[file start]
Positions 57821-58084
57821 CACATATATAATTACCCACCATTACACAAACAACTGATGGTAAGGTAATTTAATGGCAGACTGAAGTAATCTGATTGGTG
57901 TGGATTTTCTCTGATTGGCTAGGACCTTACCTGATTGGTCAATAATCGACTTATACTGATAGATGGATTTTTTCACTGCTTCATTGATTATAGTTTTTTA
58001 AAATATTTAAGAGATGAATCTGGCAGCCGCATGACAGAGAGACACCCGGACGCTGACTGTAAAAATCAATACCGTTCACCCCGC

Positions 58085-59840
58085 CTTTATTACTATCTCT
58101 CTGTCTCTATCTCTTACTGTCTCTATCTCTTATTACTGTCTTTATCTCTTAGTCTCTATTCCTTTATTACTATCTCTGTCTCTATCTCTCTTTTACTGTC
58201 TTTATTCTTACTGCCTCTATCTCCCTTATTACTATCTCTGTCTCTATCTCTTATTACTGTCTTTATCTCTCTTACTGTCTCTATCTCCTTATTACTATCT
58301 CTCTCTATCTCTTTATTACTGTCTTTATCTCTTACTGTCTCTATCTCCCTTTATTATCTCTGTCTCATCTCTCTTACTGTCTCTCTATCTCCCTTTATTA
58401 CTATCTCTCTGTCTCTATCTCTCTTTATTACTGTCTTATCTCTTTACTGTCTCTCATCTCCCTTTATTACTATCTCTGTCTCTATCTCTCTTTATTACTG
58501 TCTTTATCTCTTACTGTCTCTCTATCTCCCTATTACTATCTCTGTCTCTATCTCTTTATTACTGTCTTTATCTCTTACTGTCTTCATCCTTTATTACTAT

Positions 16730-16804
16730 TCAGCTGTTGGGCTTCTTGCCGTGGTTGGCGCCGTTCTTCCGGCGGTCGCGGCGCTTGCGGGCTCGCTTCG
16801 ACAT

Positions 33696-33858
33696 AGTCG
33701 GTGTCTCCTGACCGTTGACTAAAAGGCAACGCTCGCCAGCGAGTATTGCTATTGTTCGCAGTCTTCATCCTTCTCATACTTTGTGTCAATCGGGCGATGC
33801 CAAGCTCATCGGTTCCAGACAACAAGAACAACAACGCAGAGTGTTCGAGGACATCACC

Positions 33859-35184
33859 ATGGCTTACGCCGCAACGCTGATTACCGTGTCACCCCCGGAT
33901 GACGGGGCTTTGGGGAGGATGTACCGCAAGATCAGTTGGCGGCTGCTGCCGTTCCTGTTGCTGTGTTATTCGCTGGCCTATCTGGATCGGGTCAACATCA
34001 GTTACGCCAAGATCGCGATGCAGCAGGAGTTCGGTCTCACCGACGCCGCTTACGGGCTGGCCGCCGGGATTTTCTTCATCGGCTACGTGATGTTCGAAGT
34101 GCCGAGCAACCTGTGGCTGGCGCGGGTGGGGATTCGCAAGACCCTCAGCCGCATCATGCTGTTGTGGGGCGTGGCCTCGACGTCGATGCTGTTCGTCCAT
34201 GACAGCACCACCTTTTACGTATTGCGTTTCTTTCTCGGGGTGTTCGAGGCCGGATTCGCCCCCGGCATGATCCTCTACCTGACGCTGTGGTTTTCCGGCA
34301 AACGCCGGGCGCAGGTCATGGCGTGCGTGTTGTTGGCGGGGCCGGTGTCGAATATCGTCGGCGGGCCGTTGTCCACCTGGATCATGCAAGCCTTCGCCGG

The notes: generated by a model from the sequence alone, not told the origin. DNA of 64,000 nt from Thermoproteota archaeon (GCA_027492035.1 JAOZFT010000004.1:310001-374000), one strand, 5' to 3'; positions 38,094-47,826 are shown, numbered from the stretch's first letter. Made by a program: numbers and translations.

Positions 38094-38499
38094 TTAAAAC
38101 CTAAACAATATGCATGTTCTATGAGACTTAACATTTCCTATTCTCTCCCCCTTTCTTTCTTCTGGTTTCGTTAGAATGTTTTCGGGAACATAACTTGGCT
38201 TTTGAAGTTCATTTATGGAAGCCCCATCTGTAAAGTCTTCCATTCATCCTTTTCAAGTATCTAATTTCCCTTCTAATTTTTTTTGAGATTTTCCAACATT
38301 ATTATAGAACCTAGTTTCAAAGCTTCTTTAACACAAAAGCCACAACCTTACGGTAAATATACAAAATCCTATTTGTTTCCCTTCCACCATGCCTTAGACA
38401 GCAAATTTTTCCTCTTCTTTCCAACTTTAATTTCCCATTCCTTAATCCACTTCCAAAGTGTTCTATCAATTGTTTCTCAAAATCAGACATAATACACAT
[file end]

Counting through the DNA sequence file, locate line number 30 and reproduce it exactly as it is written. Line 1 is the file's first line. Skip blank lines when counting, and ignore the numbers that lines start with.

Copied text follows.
38201 TTTGAAGTTCATTTATGGAAGCCCCATCTGTAAAGTCTTCCATTCATCCTTTTCAAGTATCTAATTTCCCTTCTAATTTTTTTTGAGATTTTCCAACATT